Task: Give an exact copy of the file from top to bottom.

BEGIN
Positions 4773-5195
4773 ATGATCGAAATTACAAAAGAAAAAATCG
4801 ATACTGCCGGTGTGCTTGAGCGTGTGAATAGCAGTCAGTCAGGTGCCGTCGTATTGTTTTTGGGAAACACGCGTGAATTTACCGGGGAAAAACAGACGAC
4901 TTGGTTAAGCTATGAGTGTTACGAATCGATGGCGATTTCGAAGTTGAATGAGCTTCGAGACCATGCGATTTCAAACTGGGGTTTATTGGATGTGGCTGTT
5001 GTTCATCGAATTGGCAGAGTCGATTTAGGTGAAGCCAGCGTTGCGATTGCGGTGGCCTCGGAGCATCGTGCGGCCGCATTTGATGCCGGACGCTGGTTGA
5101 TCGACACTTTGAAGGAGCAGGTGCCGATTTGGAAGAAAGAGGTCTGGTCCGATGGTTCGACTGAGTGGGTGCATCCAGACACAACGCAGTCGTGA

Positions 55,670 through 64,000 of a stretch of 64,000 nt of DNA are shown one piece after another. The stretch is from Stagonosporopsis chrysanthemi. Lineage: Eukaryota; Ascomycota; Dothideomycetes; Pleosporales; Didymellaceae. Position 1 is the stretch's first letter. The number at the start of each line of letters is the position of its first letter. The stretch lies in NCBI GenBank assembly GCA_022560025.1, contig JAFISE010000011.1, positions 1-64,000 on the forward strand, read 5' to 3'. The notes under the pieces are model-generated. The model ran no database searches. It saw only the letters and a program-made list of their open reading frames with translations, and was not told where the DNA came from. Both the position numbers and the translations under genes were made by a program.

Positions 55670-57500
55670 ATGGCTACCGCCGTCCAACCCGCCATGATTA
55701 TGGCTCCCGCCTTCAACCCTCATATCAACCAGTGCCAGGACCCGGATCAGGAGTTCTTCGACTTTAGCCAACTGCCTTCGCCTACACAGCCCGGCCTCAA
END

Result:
Positions 4773-5195
4773 ATGATCGAAATTACAAAAGAAAAAATCG
4801 ATACTGCCGGTGTGCTTGAGCGTGTGAATAGCAGTCAGTCAGGTGCCGTCGTATTGTTTTTGGGAAACACGCGTGAATTTACCGGGGAAAAACAGACGAC
4901 TTGGTTAAGCTATGAGTGTTACGAATCGATGGCGATTTCGAAGTTGAATGAGCTTCGAGACCATGCGATTTCAAACTGGGGTTTATTGGATGTGGCTGTT
5001 GTTCATCGAATTGGCAGAGTCGATTTAGGTGAAGCCAGCGTTGCGATTGCGGTGGCCTCGGAGCATCGTGCGGCCGCATTTGATGCCGGACGCTGGTTGA
5101 TCGACACTTTGAAGGAGCAGGTGCCGATTTGGAAGAAAGAGGTCTGGTCCGATGGTTCGACTGAGTGGGTGCATCCAGACACAACGCAGTCGTGA

Positions 55,670 through 64,000 of a stretch of 64,000 nt of DNA are shown one piece after another. The stretch is from Stagonosporopsis chrysanthemi. Lineage: Eukaryota; Ascomycota; Dothideomycetes; Pleosporales; Didymellaceae. Position 1 is the stretch's first letter. The number at the start of each line of letters is the position of its first letter. The stretch lies in NCBI GenBank assembly GCA_022560025.1, contig JAFISE010000011.1, positions 1-64,000 on the forward strand, read 5' to 3'. The notes under the pieces are model-generated. The model ran no database searches. It saw only the letters and a program-made list of their open reading frames with translations, and was not told where the DNA came from. Both the position numbers and the translations under genes were made by a program.

Positions 55670-57500
55670 ATGGCTACCGCCGTCCAACCCGCCATGATTA
55701 TGGCTCCCGCCTTCAACCCTCATATCAACCAGTGCCAGGACCCGGATCAGGAGTTCTTCGACTTTAGCCAACTGCCTTCGCCTACACAGCCCGGCCTCAA